First Love


I wanted three words
She gave me the night sky
A stormy ocean

I wanted three words
She gave me jumping jacks
An eggnog
Homework help

I wanted three words
She gave me books
A daily phone call
Newspaper clippings

I wanted three words
She gave me recipes
Beach rocks
A cup of tea

I wanted three words
She gave me show, not tell
I loved you too, Mom

Had you asked me as a child if my mother loved me, I would have said no. And I would have added that I hated her too. Too. I believed she hated me, that she blamed me for her unhappiness, that my existing caused her unhappiness. I carried those beliefs from late childhood through my teens and into adulthood. We went years without speaking.

Then I had children of my own. I didn’t know how to mother, so I promised myself that no matter what, I wouldn’t be like her. But as my children grew, and challenged my patience, and tested my resolve, something in me shifted. In a moment of anger and exasperation, one of those days that can break an introverted mother with an extroverted child (or an introverted mother with her equally introverted other child), I realized that I could love and hate at the same time. That anger and hatred were real, but they weren’t about the child. They were about me. I was struggling to raise two precocious children, my mother had seven.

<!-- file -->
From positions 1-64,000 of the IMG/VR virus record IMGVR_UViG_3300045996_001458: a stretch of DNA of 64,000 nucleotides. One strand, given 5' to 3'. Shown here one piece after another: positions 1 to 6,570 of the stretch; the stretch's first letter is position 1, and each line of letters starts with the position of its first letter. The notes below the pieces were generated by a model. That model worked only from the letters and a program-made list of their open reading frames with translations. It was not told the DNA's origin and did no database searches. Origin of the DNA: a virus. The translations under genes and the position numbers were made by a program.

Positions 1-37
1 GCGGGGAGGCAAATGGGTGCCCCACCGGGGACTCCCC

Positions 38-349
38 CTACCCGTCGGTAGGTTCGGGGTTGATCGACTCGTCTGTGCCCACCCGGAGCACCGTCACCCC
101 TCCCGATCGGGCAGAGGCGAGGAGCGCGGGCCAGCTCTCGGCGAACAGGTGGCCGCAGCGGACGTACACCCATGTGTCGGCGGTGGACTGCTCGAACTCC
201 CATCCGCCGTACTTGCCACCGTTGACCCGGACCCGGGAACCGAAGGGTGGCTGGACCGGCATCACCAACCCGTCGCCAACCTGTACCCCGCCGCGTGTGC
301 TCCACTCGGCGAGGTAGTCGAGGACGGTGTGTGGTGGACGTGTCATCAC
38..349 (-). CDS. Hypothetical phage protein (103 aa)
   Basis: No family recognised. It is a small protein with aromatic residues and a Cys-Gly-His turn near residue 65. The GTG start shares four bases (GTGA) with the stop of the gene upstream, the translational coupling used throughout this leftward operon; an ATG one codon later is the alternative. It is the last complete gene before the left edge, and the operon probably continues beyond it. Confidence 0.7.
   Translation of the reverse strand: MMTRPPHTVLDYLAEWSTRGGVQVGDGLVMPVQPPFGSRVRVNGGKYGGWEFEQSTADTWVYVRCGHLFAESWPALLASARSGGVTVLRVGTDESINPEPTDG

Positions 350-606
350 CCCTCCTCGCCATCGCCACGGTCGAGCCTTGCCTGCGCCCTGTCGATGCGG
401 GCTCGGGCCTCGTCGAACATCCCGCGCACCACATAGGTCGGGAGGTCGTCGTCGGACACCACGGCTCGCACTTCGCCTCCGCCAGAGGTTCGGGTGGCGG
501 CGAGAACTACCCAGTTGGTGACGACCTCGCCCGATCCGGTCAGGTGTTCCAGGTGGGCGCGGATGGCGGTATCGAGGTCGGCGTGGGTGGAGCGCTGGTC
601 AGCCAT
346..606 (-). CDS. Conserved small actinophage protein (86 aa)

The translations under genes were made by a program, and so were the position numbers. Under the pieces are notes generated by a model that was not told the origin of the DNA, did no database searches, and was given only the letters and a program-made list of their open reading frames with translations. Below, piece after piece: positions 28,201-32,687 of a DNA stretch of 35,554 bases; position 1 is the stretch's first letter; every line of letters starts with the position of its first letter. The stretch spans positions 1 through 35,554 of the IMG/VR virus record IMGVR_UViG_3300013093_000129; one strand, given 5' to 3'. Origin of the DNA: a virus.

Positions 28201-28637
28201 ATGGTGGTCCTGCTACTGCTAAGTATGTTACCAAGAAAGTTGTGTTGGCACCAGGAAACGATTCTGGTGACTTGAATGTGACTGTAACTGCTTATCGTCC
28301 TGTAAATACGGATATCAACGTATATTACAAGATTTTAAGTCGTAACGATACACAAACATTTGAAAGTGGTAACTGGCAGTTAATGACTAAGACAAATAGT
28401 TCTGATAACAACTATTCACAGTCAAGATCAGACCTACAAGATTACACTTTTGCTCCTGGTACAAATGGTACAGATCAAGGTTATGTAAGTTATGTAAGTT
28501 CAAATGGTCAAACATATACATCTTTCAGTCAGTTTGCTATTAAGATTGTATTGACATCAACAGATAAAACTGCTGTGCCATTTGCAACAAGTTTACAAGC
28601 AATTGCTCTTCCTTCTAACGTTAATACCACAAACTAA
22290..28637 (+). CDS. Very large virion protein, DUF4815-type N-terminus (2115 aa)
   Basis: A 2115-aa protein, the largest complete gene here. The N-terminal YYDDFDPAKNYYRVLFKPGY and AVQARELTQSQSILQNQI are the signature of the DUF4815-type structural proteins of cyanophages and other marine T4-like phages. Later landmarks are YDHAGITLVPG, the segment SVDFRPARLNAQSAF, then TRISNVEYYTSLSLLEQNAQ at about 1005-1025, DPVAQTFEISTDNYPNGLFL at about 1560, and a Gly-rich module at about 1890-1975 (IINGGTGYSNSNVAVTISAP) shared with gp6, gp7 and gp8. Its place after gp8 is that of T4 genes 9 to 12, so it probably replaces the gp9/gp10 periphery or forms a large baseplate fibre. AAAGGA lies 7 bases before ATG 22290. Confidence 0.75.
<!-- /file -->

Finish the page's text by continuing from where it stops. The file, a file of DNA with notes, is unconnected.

It took work during those years to seek out and choose the other memories of my childhood, of my mother. She taught me to look up and wonder at the stars. She took me to the beach in all kinds of weather. She filled the house with books and left me to discover which ones I loved.

Our relationship got better when I stopped seeing her as a monster, stopped blaming her for mistakes that she couldn’t help making, stopped holding her to a standard I couldn’t meet myself. Our relationship got better when I forgave her for being human, for having needs that clashed with mine.

My mother never said she loved me, but she showed me in her own way. I was the one who had to be willing to see.